Commuter Idle: From Sparrows Point to D.C.

WTOP's Kristi King tags along as Brenda Wells travels from Baltimore County to D.C. by car, MARC train, Metrorail and Metrobus.

Congratulations to Brenda Wells, WTOP’s first-ever Commuter Idle! Brenda has won $1000 in gas money, plus she’ll get a day off from driving with a limo ride to and from work courtesy of Reston Limousine. Our two runners-up will each receive $150 in Exxon Mobil gas cards.

SPARROWS POINT, Md. – Brenda Wells knows what it means to commute.

This single mother of three children wakes up at 3 a.m. to the sound of an alarm clock playing “Reveille.”

She is out of her Baltimore County home in Sparrows Point by 4 a.m. and headed to work in D.C.

Her commute includes a car ride, a MARC train ride, a Metro ride and a Metrobus ride.

First, she drives to Baltimore-Washington International Thurgood Marshall Airport, crossing two bridges and paying $3 in tolls.

She then takes the 4:48 a.m. MARC train to D.C.’s Union Station and waits another 10 to 15 minutes for the Metro, where she’ll take the Red Line to the Blue Line at Foggy Bottom. The last leg of her journey to the office is on a bus.

Her roundtrip commute runs five hours or longer, provided the transit systems are on schedule.

So why does she make this trip?

“First, I’m a single mom. I have three small kids. I love my kids. I got to provide for them. Two, I love my job,” Wells tells WTOP’s Kristi King, who recently accompanied her on the long commute.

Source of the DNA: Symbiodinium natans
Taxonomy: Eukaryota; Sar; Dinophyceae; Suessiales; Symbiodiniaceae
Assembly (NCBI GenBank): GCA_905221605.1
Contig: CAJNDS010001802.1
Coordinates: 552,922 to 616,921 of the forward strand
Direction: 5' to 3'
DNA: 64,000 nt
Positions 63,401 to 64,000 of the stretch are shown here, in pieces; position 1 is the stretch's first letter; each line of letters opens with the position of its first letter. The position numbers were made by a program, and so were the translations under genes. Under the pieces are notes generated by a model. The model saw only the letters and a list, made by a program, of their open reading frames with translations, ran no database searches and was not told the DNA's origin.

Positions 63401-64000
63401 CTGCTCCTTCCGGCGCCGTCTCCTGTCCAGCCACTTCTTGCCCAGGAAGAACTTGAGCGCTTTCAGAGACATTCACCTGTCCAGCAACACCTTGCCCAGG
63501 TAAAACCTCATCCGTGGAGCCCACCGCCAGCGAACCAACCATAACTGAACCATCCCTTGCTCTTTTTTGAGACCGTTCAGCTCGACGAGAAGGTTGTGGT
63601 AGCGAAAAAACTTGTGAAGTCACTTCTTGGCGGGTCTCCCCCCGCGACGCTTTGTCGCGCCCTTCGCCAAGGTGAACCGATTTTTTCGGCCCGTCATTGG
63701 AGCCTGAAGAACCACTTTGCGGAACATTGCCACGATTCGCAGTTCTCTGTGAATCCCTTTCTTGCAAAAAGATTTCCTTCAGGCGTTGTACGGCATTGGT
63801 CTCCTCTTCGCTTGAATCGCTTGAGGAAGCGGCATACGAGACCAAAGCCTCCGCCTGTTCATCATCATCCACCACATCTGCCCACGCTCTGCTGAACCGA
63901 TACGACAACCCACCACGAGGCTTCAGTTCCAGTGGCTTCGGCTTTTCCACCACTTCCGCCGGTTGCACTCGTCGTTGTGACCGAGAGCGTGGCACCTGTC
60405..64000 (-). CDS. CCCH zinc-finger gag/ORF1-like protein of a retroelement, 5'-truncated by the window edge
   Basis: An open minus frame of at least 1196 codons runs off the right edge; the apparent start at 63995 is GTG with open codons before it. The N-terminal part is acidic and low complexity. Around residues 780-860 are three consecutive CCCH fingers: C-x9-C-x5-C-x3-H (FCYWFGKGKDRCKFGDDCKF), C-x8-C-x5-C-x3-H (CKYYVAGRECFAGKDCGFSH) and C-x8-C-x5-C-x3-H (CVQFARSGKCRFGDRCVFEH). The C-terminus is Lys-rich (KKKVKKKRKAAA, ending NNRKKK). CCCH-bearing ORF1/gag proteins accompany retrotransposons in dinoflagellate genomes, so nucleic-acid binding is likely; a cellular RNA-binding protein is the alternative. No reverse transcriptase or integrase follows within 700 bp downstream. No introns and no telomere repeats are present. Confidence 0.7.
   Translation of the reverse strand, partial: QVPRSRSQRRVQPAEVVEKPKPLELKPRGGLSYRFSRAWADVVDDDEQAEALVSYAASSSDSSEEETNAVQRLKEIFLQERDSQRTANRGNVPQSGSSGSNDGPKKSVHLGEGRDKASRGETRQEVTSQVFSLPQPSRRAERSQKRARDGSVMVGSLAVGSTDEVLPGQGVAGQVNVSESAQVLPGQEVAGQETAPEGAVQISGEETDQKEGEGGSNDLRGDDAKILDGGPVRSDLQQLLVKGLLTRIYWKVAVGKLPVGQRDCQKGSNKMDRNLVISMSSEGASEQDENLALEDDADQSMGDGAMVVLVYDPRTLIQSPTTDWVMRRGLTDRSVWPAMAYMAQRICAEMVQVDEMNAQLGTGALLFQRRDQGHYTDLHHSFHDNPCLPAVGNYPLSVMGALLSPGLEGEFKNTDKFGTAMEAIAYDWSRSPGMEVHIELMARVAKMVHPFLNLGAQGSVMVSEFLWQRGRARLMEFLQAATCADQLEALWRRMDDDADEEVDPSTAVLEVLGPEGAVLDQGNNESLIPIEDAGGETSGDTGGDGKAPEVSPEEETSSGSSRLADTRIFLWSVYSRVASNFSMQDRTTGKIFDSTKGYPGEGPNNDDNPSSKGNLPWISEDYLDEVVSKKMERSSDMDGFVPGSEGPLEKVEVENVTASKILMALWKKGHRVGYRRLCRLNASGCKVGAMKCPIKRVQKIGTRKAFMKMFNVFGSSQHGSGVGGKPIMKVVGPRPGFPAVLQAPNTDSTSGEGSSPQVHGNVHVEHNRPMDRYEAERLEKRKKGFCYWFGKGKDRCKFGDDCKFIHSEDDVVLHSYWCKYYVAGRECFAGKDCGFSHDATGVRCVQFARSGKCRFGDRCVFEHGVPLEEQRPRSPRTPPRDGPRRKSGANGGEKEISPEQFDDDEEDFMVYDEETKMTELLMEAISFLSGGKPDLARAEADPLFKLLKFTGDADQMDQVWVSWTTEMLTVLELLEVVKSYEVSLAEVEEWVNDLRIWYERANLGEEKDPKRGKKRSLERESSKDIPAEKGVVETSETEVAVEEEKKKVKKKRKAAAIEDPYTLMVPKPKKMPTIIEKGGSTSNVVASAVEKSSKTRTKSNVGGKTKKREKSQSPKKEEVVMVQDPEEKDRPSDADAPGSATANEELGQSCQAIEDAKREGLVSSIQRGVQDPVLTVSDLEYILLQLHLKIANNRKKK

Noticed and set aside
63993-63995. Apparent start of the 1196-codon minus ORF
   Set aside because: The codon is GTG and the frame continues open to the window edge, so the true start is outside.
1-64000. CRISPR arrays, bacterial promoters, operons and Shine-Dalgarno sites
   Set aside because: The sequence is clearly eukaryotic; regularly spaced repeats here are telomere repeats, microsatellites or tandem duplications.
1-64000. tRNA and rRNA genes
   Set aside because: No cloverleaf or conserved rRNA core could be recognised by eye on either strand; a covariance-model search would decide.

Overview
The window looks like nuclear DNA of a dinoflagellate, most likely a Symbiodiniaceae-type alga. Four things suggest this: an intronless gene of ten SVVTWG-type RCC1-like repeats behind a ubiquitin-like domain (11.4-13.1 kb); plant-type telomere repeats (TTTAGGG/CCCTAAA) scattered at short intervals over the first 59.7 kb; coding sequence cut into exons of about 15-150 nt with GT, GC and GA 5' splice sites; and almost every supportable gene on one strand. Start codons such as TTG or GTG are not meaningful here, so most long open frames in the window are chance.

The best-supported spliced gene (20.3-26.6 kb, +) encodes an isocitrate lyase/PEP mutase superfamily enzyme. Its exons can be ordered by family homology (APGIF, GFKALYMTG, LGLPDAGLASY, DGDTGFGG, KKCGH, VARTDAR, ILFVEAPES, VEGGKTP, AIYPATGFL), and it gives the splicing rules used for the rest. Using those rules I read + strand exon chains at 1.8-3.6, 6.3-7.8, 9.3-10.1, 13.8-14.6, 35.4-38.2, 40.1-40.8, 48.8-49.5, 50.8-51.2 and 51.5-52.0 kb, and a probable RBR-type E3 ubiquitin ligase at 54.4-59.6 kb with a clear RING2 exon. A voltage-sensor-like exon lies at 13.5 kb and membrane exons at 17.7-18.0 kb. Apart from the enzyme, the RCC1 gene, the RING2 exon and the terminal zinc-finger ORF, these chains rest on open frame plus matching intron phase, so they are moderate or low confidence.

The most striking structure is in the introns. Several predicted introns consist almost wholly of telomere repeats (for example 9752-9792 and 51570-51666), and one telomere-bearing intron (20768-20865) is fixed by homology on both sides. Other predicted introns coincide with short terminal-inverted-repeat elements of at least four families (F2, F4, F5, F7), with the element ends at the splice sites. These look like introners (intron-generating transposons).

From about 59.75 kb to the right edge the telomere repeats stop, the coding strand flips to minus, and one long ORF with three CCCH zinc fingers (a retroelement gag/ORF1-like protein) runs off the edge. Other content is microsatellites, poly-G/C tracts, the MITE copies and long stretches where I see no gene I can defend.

Wells is a federal worker with the Department of State in the Bureau of Diplomatic Security, where she assigns special agents to the consulates and embassies around the world.

Her children are 9, 7 and 3, and Wells says she can’t afford to live closer to D.C. Her parents help her out with child care.

Wells packs her breakfasts to take with her and never sleeps on the MARC train because she’s “too scared” she’ll miss her stop.

“I bring my lunch in every day, to save,” she says.

For Wells, the day is structured around the commute — even her 9 p.m. bedtime — which is something her children seem to understand.

“They know when it’s time for mama to go to bed. Mama goes to bed and for the most part they’re turning off my light. We have an evening ritual,” Wells says.

But she admits the commute is difficult.

“Every morning it’s a struggle to get up and just keep on going,” she says.

WTOP’s Kristi King braved the commute with Wells as part of WTOP’s Commuter Idle series. Watch their journey below:

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